Letters to the Editor
RE LOGGING issue at Los Gatos Creek watershed ("Froggers and Loggers," News&Views, Dec. 13): Thanks so much for publishing that very informative article on a very important issue: to log or not to log. I am a longtime resident in the area in question and am strongly against this logging proposal. I believe with all the reading I've done that this logging proposal should be permanently rejected, as there are so many grounds against it. It's all about money, and the San Jose Water Co. should just do its job in providing the best water quality for the Santa Clara County Community, and not get into logging a watershed that has been protected for 100 years. Thanks to the red-legged frog for helping humans in more ways than one.
Loretta Swanson, Los Gatos
WATCH FOR HEARING
RE San Jose Water logging proposal: I greatly appreciate your article. You mentioned many of the key elements which the public should be aware of, especially water quality and the impact of the spraying for weed control. I live in the Santa Cruz mountains and have been working hard to defeat this proposal, but it has been very hard to get articles in local newspapers until the past two weeks. The public hearing is to be scheduled soon, but the date and location are still not known. I would really like you to follow the developments and run a story to give the time and place so we can get a very good turnout for the only public hearing that will happen before the California Department of Forestry makes its final decision. Once the decision is in place, it will be in effect forever so the hearing is extremely important.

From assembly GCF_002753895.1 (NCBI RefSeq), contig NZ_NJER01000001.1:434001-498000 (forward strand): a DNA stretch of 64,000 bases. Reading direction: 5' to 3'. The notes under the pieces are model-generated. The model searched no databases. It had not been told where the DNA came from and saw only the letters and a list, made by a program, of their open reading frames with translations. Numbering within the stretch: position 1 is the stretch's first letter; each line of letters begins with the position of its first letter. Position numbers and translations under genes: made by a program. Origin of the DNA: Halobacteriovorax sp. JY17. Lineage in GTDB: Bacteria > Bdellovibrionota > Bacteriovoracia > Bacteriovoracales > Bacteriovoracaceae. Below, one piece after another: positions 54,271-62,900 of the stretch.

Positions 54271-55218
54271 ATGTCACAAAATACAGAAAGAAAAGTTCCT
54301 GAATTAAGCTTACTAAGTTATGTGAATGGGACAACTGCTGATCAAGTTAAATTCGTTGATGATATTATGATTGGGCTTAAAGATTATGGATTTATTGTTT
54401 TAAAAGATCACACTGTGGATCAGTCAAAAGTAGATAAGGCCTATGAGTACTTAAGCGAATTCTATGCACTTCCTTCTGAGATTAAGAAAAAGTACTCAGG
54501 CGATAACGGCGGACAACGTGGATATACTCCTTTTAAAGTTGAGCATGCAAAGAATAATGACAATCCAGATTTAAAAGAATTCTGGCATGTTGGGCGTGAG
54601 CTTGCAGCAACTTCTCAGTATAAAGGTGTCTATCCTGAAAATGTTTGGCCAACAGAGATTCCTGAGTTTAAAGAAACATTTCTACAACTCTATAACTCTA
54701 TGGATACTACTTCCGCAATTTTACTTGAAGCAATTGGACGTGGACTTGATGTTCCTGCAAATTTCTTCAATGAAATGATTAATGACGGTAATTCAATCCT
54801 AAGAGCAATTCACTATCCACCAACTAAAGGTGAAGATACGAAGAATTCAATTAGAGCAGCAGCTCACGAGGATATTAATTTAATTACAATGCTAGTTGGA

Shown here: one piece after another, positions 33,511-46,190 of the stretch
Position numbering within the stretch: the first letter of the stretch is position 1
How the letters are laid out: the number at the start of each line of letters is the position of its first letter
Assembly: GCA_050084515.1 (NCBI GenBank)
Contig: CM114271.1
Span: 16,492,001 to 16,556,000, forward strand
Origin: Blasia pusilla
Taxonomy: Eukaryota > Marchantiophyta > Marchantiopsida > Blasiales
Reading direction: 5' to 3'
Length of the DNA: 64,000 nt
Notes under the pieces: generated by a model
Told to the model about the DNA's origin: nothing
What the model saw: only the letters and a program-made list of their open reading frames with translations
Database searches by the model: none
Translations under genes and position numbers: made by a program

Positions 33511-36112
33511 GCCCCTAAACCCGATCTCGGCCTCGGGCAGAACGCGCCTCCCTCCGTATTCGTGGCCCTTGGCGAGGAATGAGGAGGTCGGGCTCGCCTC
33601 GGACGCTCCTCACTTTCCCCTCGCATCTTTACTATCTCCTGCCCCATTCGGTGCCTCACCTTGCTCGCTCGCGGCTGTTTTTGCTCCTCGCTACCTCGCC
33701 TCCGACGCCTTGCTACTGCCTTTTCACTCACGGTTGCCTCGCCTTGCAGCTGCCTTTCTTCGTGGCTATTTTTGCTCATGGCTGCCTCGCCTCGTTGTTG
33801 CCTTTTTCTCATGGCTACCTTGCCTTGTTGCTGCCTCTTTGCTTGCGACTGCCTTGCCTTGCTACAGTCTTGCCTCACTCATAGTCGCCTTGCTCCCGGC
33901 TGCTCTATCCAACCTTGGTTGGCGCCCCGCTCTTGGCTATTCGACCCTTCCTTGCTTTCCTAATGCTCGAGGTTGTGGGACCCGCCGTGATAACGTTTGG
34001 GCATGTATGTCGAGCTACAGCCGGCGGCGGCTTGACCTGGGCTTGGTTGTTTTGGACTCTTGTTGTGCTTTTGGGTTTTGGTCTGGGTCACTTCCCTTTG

Joan Moore, Los Gatos
NO MORE MONKEY BUSINESS
WHAT a joy it is to read that three chimpanzees used by a Hollywood animal trainer are to be relinquished to a sanctuary [as a result of a recent lawsuit filed by the Animal Legal Defense Fund]. They'll finally know what it is to live without fear. In order to be trained to perform in ads, movies and television shows, chimpanzees are removed from their mothers at birth, a profoundly traumatic event for both. The stress of separation can leave lifetime emotional scars and impede normal development. Eyewitnesses at facilities that train (i.e., break) great apes have reported seeing baby chimpanzees and orangutans severely beaten with fists, rocks and broom handles. Beatings are routine to ensure that the animals remain fearful and obedient. Once they reach eight years of age, these animals are too strong to be controlled. As a result, older animals are often discarded at shabby roadside zoos where they may live in squalor for decades. Chimps may live to be 50 to 60 years old.
Animals do not belong on the set.
Jennifer O'Connor, PETA Campaign writer, Norfolk, Va.
RE "Tangled Webb" (Cover Story, Dec. 20): What a great article! The statement "Media noise is the new censorship" could not be closer to the truth.
Ron Keffer, San Jose
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